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Electric powered commercial aircraft -- here we go!

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Electric powered commercial aircraft -- here we go!

Old 21st Dec 2019, 18:16
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I heard Oxis energy are setting up a factory in Wales to produce batteries including for electric aircraft. They claim to have achieved 400 Wh/Kg which I think is 1.44 MJ/Kg.
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Old 21st Dec 2019, 20:05
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Originally Posted by Rivet gun
I heard Oxis energy are setting up a factory in Wales to produce batteries including for electric aircraft. They claim to have achieved 400 Wh/Kg which I think is 1.44 MJ/Kg.
And jet fuel comes in at about 43 MJ/kg. Assuming 30% efficiency of the engine, that is equivalent to about 13 MJ/kg of usable energy. For 1000 pounds of jet fuel (about 450 kg) we have a usable energy of 5850 MJ. A battery of similar energy content would weigh about 4000 kg. and would not lose weight as energy is used. So with similar fuel weights the range of the electric airplane would be about 11% of a turbine powered plane; gasoline energy density is very similar to jet fuel. This is just quick calcs and of course I am ignoring things like the lighter motor for the electric and the changes in fuel consumption for the turbine engine over the course of the flight.

I'm not slagging the effort but electrics have a long way to go......
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Old 21st Dec 2019, 20:45
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The bigger the airplane the longer it will take to make use of stored electrical energy. For some drone, training aircraft doing pattern work or small aircraft local shuttle service it might work okay.
Maybe we should better try to beam the energy onboard up from the ground or down from space?
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Old 22nd Dec 2019, 10:08
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Originally Posted by Less Hair
Maybe we should better try to beam the energy onboard up from the ground or down from space?
I hope that wasn't a serious suggestion.
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Old 22nd Dec 2019, 11:19
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Oh yes it was. Nothing for the narrow minded.
https://phys.org/news/2018-11-diamon...es-flight.html
https://www.newscientist.com/article...-indefinitely/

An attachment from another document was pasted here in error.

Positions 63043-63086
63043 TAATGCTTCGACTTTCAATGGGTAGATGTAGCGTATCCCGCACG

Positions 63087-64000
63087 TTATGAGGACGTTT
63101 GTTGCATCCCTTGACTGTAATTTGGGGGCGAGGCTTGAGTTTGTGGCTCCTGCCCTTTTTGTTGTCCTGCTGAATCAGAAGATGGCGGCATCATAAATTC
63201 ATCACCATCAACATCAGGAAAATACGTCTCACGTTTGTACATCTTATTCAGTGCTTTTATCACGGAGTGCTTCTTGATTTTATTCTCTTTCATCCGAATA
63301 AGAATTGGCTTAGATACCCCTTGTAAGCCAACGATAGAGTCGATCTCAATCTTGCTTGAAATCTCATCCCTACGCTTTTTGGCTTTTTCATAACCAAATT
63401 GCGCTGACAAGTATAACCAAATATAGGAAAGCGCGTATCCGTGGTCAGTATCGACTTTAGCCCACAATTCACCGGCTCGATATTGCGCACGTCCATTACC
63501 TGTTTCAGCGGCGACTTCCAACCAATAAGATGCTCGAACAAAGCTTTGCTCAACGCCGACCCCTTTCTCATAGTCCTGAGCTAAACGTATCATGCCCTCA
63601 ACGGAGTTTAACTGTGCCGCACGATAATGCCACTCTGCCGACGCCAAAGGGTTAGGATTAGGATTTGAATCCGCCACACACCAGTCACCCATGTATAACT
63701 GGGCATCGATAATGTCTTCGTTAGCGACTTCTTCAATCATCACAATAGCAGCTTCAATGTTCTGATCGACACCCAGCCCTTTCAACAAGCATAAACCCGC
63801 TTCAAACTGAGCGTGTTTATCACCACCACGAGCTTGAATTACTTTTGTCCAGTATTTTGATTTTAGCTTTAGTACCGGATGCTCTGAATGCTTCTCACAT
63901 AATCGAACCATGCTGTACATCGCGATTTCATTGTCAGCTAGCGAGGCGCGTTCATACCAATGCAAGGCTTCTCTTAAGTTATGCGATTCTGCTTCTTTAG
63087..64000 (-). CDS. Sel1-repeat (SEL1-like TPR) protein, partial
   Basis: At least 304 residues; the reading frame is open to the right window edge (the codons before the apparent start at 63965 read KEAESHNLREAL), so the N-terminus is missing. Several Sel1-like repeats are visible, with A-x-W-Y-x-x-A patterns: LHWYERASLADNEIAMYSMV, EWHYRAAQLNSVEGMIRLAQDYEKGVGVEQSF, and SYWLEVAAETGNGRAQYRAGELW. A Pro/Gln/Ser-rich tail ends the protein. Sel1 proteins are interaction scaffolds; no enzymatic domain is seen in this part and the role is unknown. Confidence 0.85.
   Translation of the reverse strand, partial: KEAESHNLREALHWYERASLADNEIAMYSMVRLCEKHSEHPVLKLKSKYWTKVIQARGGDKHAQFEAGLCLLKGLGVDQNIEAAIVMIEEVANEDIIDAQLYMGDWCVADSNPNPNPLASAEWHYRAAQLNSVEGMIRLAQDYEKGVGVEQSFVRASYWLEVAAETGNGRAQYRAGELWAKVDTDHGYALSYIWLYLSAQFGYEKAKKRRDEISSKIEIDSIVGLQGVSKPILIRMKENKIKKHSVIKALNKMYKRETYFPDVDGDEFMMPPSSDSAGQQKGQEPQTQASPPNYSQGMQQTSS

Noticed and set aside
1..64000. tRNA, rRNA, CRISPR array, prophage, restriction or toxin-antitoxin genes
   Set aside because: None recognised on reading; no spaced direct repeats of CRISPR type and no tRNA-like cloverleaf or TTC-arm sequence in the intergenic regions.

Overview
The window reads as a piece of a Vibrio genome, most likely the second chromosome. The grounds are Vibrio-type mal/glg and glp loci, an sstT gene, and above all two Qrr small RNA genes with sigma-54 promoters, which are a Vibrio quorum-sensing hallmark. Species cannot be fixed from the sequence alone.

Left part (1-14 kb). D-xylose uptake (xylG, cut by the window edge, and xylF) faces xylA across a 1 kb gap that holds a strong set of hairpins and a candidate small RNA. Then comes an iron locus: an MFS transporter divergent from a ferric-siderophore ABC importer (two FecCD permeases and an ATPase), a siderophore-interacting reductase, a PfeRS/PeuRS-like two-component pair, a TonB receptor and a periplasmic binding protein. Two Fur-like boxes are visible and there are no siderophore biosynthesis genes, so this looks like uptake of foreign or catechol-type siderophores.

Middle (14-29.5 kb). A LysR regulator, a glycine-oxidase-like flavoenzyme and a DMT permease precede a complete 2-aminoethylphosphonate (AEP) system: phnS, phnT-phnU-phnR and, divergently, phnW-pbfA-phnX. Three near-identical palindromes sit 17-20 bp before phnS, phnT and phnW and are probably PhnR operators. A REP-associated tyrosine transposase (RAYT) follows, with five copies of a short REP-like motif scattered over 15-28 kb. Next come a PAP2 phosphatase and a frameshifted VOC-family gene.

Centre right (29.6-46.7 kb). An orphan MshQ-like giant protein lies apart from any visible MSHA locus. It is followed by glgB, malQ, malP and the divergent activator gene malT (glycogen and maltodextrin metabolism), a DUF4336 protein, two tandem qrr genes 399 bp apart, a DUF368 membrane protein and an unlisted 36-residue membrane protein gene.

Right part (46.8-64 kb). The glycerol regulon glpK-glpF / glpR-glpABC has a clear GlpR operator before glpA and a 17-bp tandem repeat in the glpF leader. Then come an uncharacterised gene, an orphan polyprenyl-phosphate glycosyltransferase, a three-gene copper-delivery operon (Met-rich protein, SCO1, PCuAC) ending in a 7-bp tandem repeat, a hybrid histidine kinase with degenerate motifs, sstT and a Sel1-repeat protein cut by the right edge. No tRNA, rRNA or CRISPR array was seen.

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Old 22nd Dec 2019, 11:29
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Originally Posted by Sallyann1234
I hope that wasn't a serious suggestion.
Me too, but it does point to a real issue. Electric motors are better than ICEs, but batteries aren't viable for aviation now, and quite possibly won't ever be. Is there another way of herding electrons which will be viable?
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Old 22nd Dec 2019, 11:33
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Nuclear power. Think radar satellites.
http://www.svengrahn.pp.se/trackind/RORSAT/RORSAT.html

I admit no realistic option for commercial traffic.
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Old 22nd Dec 2019, 13:18
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Originally Posted by Winemaker
And jet fuel comes in at about 43 MJ/kg. Assuming 30% efficiency of the engine,
An electric motor has about 90% efficiency!
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Old 22nd Dec 2019, 13:38
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An electric motor has about 90% efficiency!
Quote all of the post! The electric motor itself might be 90% efficient but the battery has almost zero efficiency compared to fuel. That makes a fuel propulsion system way way better.
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Old 22nd Dec 2019, 13:47
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Originally Posted by Less Hair
A small amount of power to a hovering drone.
How would you apply this to appassenger aircraft travelling at speed for hundreds /thousands of miles? Have you any idea how much energy that would require from the laser ?
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Old 22nd Dec 2019, 13:51
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I did not claim it would be enough to power an airliner.
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Old 22nd Dec 2019, 13:58
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Originally Posted by DRDR
An electric motor has about 90% efficiency!
I agree. The 30% number refers to the gas turbine or piston engine efficiency. In my rough calculation I generously give the electric motor 100% efficiency.
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Old 22nd Dec 2019, 17:24
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Baby steps. However, the sums donít look as bad when you take into account:

It was replacing a Wasp Junior, which weighed 300kg and probably turned fuel into useful work somewhere in the 10-20% efficiency range (and less out of optimum power band) to make 450hp, with a 750hp electric unit weighing ~130kg at >90% efficiency. All the pipes, valves, generator, induction/exhaust, filters, controls, etc. can be removed which Iíd guess is at least 50kg; you do need a power controller and wiring but because itís fairly high voltage itís not like huge bus-bars. That leaves space for ~200kg of battery before you get it to the dry weight it was before conversion.